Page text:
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- Open Access
Cancer-specific T cell receptor isolation for cancer immunotherapy
© Baker et al. 2015
Published: 4 November 2015
Malignant cells may be recognised by T cells binding cell surface Class I HLA (Human Leukocyte Antigen)-peptide complexes presenting disease-associated epitopes. Many cancer patients have been shown to generate CD8 cytotoxic T cell responses to tumour-associated antigens. However, this is often insufficient for the immune system to clear tumours, resulting in the progression of cancer. This is in part due to the low avidity of these T cells, as well as the ability of cancer cells to develop escape mechanisms to avoid destruction by T cells.
To overcome these issues, we have engineered novel, bi-functional protein therapeutics termed ImmTACs (Immune mobilising monoclonal TCR Against Cancer) which re-direct the immune system to target and destroy tumour cells with a high degree of potency and specificity. An ImmTAC comprises a high affinity ‘monoclonal’ T cell receptor (mTCR) targeting a cancer-associated HLA-peptide complex, fused to an anti-CD3 scFv domain which activates an anti-tumour T cell response.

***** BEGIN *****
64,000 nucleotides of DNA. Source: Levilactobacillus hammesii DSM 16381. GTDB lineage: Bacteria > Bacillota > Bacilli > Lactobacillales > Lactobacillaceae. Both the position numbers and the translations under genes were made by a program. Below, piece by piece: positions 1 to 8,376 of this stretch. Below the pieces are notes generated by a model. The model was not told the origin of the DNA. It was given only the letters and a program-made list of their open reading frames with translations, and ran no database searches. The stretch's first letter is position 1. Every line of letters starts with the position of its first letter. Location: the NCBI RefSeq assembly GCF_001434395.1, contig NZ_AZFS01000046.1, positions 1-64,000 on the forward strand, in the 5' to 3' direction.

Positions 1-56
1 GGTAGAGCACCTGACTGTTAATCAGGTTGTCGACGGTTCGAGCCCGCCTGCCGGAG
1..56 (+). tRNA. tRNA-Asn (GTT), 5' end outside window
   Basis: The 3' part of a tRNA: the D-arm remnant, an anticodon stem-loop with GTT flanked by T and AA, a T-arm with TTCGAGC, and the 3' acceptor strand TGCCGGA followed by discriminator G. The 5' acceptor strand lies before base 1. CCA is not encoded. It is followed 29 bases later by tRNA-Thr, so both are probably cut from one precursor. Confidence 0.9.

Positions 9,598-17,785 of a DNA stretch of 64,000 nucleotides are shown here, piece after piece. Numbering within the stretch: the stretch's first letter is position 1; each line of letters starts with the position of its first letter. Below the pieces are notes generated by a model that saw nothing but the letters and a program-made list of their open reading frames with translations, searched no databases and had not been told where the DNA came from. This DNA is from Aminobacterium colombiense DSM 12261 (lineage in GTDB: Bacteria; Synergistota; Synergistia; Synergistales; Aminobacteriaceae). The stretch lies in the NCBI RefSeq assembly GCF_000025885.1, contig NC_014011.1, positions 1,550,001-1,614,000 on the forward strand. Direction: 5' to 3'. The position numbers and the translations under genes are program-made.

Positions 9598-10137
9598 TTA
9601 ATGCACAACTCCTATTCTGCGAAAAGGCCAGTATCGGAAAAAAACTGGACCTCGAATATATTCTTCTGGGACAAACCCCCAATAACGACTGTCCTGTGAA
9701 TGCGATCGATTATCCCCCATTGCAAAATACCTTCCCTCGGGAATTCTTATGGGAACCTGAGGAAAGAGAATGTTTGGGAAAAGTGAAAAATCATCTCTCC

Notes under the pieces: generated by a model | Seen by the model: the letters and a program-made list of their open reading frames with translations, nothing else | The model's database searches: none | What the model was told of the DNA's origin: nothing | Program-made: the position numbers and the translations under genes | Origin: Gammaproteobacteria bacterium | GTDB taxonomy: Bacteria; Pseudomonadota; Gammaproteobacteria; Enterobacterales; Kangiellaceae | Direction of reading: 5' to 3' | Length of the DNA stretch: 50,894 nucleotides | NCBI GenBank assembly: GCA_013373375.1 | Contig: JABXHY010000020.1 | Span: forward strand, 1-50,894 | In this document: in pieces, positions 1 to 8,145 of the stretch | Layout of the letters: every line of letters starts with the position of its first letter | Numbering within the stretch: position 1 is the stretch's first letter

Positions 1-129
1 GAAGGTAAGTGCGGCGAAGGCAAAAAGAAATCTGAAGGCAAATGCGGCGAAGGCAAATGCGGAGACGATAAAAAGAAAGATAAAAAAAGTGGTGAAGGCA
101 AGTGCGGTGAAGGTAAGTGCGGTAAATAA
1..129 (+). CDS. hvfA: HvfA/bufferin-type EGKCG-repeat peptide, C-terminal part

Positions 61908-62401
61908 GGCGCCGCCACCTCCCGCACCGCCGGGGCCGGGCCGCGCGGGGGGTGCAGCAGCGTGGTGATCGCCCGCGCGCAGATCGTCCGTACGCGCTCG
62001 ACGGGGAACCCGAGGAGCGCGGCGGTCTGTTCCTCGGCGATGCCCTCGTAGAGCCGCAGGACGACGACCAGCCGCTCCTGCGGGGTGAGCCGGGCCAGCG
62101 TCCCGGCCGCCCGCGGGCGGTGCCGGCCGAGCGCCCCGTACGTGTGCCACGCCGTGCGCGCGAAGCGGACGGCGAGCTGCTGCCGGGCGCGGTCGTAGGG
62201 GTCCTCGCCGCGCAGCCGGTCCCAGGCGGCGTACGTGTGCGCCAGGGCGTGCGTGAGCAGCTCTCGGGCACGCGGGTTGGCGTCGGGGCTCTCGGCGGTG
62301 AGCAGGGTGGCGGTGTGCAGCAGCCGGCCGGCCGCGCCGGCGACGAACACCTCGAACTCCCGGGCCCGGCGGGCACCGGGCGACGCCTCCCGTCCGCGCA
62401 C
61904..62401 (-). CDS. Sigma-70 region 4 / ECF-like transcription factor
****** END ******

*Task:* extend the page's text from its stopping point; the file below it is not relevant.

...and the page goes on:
We have developed an integrated in-house process leading to the isolation of TCRs specific for validated cancer epitopes forming the starting material for ImmTAC production. The essential steps in this procedure are: antigen selection, epitope identification, T cell cloning, TCR isolation and binding to soluble peptide:MHC on the Biacore. High affinity ImmTACs are then generated through a process of affinity maturation.
The steps leading to the cloning of wild type TCRs are presented here, together with exemplary data to illustrate the successful isolation of TCRs resulting from this process.
This article is published under license to BioMed Central Ltd. This is an Open Access article distributed under the terms of the Creative Commons Attribution License (http://creativecommons.org/licenses/by/4.0), which permits unrestricted use, distribution, and reproduction in any medium, provided the original work is properly cited. The Creative Commons Public Domain Dedication waiver (http://creativecommons.org/publicdomain/zero/1.0/) applies to the data made available in this article, unless otherwise stated.